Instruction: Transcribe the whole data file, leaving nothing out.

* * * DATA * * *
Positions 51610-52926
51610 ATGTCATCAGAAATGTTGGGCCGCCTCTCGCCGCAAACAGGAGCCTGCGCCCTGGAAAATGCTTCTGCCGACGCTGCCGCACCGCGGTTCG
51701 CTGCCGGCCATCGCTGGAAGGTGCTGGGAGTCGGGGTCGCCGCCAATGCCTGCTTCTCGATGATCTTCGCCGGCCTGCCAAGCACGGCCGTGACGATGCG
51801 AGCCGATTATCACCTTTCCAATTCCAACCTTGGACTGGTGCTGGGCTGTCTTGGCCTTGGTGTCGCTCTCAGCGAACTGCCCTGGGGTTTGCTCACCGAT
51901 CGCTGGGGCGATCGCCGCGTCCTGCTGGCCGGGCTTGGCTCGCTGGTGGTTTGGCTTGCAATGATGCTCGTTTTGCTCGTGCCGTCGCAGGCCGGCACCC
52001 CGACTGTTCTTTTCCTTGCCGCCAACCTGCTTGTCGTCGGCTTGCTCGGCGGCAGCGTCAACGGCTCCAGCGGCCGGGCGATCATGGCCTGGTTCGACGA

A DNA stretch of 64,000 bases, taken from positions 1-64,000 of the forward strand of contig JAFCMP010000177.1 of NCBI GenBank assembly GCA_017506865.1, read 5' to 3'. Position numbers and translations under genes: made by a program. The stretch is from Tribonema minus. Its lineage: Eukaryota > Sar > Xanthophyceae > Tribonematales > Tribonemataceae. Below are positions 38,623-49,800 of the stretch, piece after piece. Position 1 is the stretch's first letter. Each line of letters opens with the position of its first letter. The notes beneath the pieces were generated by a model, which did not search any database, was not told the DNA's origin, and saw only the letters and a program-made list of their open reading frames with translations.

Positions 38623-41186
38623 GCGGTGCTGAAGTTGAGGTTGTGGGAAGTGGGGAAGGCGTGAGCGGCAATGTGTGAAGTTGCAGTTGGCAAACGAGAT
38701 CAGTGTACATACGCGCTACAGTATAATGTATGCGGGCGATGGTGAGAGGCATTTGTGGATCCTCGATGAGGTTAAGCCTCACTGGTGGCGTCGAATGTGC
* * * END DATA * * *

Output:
Positions 51610-52926
51610 ATGTCATCAGAAATGTTGGGCCGCCTCTCGCCGCAAACAGGAGCCTGCGCCCTGGAAAATGCTTCTGCCGACGCTGCCGCACCGCGGTTCG
51701 CTGCCGGCCATCGCTGGAAGGTGCTGGGAGTCGGGGTCGCCGCCAATGCCTGCTTCTCGATGATCTTCGCCGGCCTGCCAAGCACGGCCGTGACGATGCG
51801 AGCCGATTATCACCTTTCCAATTCCAACCTTGGACTGGTGCTGGGCTGTCTTGGCCTTGGTGTCGCTCTCAGCGAACTGCCCTGGGGTTTGCTCACCGAT
51901 CGCTGGGGCGATCGCCGCGTCCTGCTGGCCGGGCTTGGCTCGCTGGTGGTTTGGCTTGCAATGATGCTCGTTTTGCTCGTGCCGTCGCAGGCCGGCACCC
52001 CGACTGTTCTTTTCCTTGCCGCCAACCTGCTTGTCGTCGGCTTGCTCGGCGGCAGCGTCAACGGCTCCAGCGGCCGGGCGATCATGGCCTGGTTCGACGA

A DNA stretch of 64,000 bases, taken from positions 1-64,000 of the forward strand of contig JAFCMP010000177.1 of NCBI GenBank assembly GCA_017506865.1, read 5' to 3'. Position numbers and translations under genes: made by a program. The stretch is from Tribonema minus. Its lineage: Eukaryota > Sar > Xanthophyceae > Tribonematales > Tribonemataceae. Below are positions 38,623-49,800 of the stretch, piece after piece. Position 1 is the stretch's first letter. Each line of letters opens with the position of its first letter. The notes beneath the pieces were generated by a model, which did not search any database, was not told the DNA's origin, and saw only the letters and a program-made list of their open reading frames with translations.

Positions 38623-41186
38623 GCGGTGCTGAAGTTGAGGTTGTGGGAAGTGGGGAAGGCGTGAGCGGCAATGTGTGAAGTTGCAGTTGGCAAACGAGAT
38701 CAGTGTACATACGCGCTACAGTATAATGTATGCGGGCGATGGTGAGAGGCATTTGTGGATCCTCGATGAGGTTAAGCCTCACTGGTGGCGTCGAATGTGC